Foodstuffs on the move after selling Hutt warehouse and offices

Jovan Čanak and his wife Farrah whose tortilla and wraps company Farrah's has bought Foodstuffs' Silverstream site.
JOHN NICHOLSON/FAIRFAX NZ

Jovan Čanak and his wife Farrah whose tortilla and wraps company Farrah's has bought Foodstuffs' Silverstream site.

Up-and-coming food exporter Farrah's has bought a huge warehouse in the Hutt Valley from Foodstuffs North Island.

Foodstuffs has occupied the 4 hectare site in Silverstream since 1981, which features a 23,500 square metre warehouse and office building and 167 carparks.

The move will mean Foodstuffs will close its bottling plant in mid-August, and move its 100-plus staff to new office space.

Foodstuff North Island's distribution centre in Upper Hutt which has been sold to Farrah's.

Foodstuff North Island's distribution centre in Upper Hutt which has been sold to Farrah's.

Foodstuff North Island's general manager of property development Lindsay Rowles said the company had not yet found new premises.

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"This is a chance for us to significantly upgrade our office premises for our Wellington staff and provide them with a more modern working environment," he said.

However, it was pleasing that the existing property at 57 Kiln St would continue to be used for food. Farrah's, which is based in Upper Hutt, has been making tortillas and wraps since 1999 

Co-owner Jovan Čanak said the business started out cooking each wrap by hand and his first bakery was in an old fish and chip shop.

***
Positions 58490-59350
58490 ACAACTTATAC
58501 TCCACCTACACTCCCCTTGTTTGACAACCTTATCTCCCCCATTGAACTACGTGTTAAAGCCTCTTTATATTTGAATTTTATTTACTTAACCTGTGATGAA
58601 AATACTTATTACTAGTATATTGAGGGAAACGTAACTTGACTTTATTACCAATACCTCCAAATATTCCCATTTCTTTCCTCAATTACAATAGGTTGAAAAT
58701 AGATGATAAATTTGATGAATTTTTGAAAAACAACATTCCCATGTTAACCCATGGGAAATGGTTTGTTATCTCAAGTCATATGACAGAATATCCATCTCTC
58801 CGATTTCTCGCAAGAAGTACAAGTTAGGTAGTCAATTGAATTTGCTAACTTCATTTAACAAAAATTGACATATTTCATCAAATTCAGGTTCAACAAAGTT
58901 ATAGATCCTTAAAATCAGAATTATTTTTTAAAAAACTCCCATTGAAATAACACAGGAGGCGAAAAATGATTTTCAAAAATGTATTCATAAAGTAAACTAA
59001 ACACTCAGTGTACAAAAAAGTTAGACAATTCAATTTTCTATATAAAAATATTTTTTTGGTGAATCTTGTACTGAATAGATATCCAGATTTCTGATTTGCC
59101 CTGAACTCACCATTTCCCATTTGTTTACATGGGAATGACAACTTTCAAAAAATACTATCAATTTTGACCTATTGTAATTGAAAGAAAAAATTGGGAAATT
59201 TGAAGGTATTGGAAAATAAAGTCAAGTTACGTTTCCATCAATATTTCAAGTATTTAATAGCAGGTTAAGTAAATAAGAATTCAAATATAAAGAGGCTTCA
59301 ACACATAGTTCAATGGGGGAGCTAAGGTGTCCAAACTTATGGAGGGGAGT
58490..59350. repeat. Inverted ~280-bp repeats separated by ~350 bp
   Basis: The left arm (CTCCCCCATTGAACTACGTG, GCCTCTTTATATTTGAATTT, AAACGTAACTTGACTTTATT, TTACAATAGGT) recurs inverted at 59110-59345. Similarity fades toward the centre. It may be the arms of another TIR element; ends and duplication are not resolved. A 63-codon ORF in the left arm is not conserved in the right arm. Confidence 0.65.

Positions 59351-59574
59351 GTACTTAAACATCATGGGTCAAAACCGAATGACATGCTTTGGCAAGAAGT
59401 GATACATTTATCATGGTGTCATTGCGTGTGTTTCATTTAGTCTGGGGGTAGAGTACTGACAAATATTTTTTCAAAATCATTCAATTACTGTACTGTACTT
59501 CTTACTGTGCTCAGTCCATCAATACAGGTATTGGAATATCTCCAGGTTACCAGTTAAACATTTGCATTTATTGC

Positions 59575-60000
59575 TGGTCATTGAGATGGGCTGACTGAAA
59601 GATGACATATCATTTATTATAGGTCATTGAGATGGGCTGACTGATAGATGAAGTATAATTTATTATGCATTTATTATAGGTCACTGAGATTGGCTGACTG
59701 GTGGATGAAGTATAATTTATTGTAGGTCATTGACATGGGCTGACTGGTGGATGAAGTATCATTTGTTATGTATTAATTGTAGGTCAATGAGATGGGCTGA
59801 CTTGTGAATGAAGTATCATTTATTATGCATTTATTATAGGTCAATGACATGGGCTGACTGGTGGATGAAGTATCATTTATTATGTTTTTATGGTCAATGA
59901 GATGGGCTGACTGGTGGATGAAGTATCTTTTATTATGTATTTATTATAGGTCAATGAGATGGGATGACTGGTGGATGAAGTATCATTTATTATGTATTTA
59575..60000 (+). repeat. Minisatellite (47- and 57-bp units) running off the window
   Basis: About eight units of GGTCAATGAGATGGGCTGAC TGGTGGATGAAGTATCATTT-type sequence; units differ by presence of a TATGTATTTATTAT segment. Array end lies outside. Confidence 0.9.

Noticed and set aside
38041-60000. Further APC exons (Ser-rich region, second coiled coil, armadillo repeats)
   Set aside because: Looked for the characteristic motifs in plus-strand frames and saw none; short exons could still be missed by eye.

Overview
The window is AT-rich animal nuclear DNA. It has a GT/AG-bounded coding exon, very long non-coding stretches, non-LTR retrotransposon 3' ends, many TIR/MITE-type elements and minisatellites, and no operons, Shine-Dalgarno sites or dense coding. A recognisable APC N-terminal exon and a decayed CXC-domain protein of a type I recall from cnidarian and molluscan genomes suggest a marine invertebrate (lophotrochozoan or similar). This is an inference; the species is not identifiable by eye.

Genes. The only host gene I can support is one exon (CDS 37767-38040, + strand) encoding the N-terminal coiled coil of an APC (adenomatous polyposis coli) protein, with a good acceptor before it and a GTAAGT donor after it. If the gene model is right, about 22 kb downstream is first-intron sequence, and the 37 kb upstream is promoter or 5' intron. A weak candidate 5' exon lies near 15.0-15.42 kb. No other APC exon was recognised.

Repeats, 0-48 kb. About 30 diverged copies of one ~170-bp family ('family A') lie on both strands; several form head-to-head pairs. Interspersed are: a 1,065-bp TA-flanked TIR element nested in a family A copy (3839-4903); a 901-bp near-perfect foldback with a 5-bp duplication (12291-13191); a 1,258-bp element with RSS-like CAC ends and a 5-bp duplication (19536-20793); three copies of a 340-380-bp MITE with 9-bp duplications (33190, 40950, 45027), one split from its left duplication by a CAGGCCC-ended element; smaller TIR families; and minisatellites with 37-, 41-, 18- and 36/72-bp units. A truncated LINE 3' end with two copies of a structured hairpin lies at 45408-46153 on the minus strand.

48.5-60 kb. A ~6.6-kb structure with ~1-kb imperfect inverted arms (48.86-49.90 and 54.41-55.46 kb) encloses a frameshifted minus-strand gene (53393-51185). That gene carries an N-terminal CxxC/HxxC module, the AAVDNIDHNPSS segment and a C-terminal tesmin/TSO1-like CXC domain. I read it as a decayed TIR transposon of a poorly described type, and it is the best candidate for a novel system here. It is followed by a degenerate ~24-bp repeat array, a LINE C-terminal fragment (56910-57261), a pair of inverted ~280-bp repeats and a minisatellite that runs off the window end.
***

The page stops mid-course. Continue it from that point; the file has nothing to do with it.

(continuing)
"In 1999, a friend who owned a local kebab shop commented that he couldn't find a tortilla wrap that wouldn't crack or split when rolled. That's what sparked our business idea," he said.

Canak said Farrah's new premises would be turned into a top-notch export facility and construction would begin in November.  

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Rowles said the site was sold for an undisclosed sum and it was initially hoped that Foodstuff's bottling plant would remain.

"We went to market with the idea of leasing back part of the site in order to retain the bottling plant, but in the end, the offer for the entire site made the best economic sense for our business," he said.

Instead, the bottling services will be outsourced to an external supplier, affecting six jobs.

The company was looking for ways to redeploy the staff.

 - Stuff

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